Working from the answer of @unutbu and an intersection algorithm plucked straight from numpy-and-line-intersections I've come up with this. It is slow owing to the brute-force sort of way of finding the intersections and the loops within loops within loops. There might be a way to make the loops faster but I'm not sure about the intersection algorithm.

```
import matplotlib.pyplot as plt
import numpy as np
def find_intersections(A, B):
#this function stolen from http://stackoverflow.com/questions/3252194/numpy-and-line-intersections#answer-9110966
# min, max and all for arrays
amin = lambda x1, x2: np.where(x1<x2, x1, x2)
amax = lambda x1, x2: np.where(x1>x2, x1, x2)
aall = lambda abools: np.dstack(abools).all(axis=2)
slope = lambda line: (lambda d: d[:,1]/d[:,0])(np.diff(line, axis=0))
x11, x21 = np.meshgrid(A[:-1, 0], B[:-1, 0])
x12, x22 = np.meshgrid(A[1:, 0], B[1:, 0])
y11, y21 = np.meshgrid(A[:-1, 1], B[:-1, 1])
y12, y22 = np.meshgrid(A[1:, 1], B[1:, 1])
m1, m2 = np.meshgrid(slope(A), slope(B))
m1inv, m2inv = 1/m1, 1/m2
yi = (m1*(x21-x11-m2inv*y21) + y11)/(1 - m1*m2inv)
xi = (yi - y21)*m2inv + x21
xconds = (amin(x11, x12) < xi, xi <= amax(x11, x12),
amin(x21, x22) < xi, xi <= amax(x21, x22) )
yconds = (amin(y11, y12) < yi, yi <= amax(y11, y12),
amin(y21, y22) < yi, yi <= amax(y21, y22) )
return xi[aall(xconds)], yi[aall(yconds)]
x = np.linspace(-1,1,500)
X,Y = np.meshgrid(x,x)
Z1 = np.abs(np.sin(2*X**2+Y))
Z2 = np.abs(np.cos(2*Y**2+X**2))
contour1 = plt.contour(Z1,colors='k')
contour2 = plt.contour(Z2,colors='r')
xi = np.array([])
yi = np.array([])
for linecol in contour1.collections:
for path in linecol.get_paths():
for linecol2 in contour2.collections:
for path2 in linecol2.get_paths():
xinter, yinter = find_intersections(path.vertices, path2.vertices)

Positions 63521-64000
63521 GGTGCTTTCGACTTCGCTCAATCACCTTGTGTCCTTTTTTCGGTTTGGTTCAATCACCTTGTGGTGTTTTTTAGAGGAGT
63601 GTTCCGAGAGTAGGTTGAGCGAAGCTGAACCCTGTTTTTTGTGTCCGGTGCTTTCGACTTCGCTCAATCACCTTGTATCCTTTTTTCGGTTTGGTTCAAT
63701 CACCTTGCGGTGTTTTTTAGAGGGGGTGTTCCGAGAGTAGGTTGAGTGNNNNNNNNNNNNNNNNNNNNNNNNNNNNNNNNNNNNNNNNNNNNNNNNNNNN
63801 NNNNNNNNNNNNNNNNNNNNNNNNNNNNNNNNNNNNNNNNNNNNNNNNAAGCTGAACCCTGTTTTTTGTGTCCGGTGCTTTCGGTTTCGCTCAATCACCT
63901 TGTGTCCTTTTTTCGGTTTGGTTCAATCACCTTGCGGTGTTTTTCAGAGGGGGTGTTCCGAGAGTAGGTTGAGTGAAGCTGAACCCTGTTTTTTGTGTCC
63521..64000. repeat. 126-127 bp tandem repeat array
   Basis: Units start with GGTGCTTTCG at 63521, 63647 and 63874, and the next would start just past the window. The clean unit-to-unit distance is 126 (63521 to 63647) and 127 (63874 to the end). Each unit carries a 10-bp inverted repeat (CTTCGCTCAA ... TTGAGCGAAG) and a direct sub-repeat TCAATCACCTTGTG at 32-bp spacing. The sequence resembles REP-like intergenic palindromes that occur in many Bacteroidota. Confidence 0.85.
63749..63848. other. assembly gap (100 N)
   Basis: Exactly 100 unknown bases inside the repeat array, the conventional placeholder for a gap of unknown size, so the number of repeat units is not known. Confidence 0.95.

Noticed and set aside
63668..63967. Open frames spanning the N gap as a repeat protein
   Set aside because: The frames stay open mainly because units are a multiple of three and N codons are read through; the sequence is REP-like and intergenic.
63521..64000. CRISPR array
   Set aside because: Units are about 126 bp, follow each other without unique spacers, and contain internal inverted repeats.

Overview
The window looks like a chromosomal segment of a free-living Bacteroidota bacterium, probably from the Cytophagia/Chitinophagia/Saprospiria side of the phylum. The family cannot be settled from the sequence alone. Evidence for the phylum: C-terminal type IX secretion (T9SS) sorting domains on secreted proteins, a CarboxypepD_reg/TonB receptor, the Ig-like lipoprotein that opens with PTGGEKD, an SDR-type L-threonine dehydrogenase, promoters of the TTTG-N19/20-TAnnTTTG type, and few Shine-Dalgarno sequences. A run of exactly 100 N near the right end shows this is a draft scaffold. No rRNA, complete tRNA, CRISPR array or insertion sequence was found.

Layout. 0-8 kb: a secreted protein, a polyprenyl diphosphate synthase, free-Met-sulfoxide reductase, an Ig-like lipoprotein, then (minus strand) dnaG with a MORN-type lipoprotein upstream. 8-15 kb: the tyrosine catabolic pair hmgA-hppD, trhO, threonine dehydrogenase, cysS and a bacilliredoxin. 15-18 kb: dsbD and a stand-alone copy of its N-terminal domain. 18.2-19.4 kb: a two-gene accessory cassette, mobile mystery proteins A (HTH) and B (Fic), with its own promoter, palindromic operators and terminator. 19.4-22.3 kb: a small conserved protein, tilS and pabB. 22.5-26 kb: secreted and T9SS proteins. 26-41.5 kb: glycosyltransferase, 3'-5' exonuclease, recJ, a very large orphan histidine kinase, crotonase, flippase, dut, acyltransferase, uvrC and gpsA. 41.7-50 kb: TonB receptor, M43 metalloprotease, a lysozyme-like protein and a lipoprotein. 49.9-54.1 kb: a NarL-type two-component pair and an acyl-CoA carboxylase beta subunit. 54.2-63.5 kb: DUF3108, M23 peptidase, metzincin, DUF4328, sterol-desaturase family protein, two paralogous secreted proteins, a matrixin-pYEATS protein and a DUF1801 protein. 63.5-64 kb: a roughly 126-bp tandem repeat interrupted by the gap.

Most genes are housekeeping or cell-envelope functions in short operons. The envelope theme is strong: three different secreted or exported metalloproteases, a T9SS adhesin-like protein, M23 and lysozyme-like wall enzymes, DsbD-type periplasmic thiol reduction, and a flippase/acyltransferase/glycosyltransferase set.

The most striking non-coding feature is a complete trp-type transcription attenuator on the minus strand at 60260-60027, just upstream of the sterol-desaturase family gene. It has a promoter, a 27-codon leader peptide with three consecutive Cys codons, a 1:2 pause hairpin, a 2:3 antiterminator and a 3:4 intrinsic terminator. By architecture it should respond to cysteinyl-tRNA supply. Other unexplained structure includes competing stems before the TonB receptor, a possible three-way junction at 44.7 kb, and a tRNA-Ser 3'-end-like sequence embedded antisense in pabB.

xi = np.append(xi, xinter)
yi = np.append(yi, yinter)
plt.scatter(xi, yi, s=20)
plt.show()
```

**Edit:** `find_intersections`

above does not handle vertical and horizontal lines nor overlapping line segments. The `linelineintersect`

function below does handle those cases but the whole process is still slow. I have added a count so you have some idea of how long ther is to go. I also changed `contour1 = plt.contour(Z1,colors='k')`

to `contour1 = plt.contour(X,Y,Z1,colors='k')`

so the axes and your intersections are in the actual X, and Y coords of your grid rather than a count of your grid points.

I think the problem is that you just have a lot of data. In one contour set there are 24 lines with a total of 12818 line segments, the other contour set has 29 lines with 11411 line segments. That's a lot of line segment combinations to check (696 calls to `linelineintersect`

). You can get a result more quickly by using a coarser grid to calculate your functions on (100 by 100 was much faster than your original 500 by 500). You might be able to do some sort of line sweep algorithm but I don't know how to implement such things. The line intersection problem has many applications in computer games and is known as collision detection - there must be some graphics library out there that can quickly determine all the intersection points.

```
import numpy as np
from numpy.lib.stride_tricks import as_strided
import matplotlib.pyplot as plt
import itertools
def unique(a, atol=1e-08):
"""Find unique rows in 2d array
Parameters
----------
a : 2d ndarray, float
array to find unique rows in
atol : float, optional
tolerance to check uniqueness
Returns
-------
out : 2d ndarray, float
array of unique values
Notes
-----
Adapted to include tolerance from code at http://stackoverflow.com/questions/8560440/removing-duplicate-columns-and-rows-from-a-numpy-2d-array#answer-8564438
"""
if np.issubdtype(a.dtype, float):
order = np.lexsort(a.T)
a = a[order]
diff = np.diff(a, axis=0)
np.abs(diff,out = diff)
ui = np.ones(len(a), 'bool')
ui[1:] = (diff > atol).any(axis=1)
return a[ui]
else:
order = np.lexsort(a.T)
a = a[order]
diff = np.diff(a, axis=0)
ui = np.ones(len(a), 'bool')
ui[1:] = (diff != 0).any(axis=1)
return a[ui]
def linelineintersect(a, b, atol=1e-08):
"""Find all intersection points of two lines defined by series of x,y pairs
Intersection points are unordered
Colinear lines that overlap intersect at any end points that fall within the overlap
Parameters
----------
a, b : ndarray
2 column ndarray of x,y values defining a two dimensional line. 1st
column is x values, 2nd column is x values.
Notes
-----
An example of 3 segment line is: a = numpy.array([[0,0],[5.0,3.0],[4.0,1]])
Function faster when there are no overlapping line segments
"""
def x_y_from_line(line):
"""1st and 2nd column of array"""
return (line[:, 0],line[:, 1])
def meshgrid_as_strided(x, y, mask=None):
"""numpy.meshgrid without copying data (using as_strided)"""
if mask is None:
return (as_strided(x, strides=(0, x.strides[0]), shape=(y.size, x.size)),
as_strided(y, strides=(y.strides[0],0), shape=(y.size, x.size)))
else:
return (np.ma.array(as_strided(x, strides=(0, x.strides[0]), shape=(y.size, x.size)), mask=mask),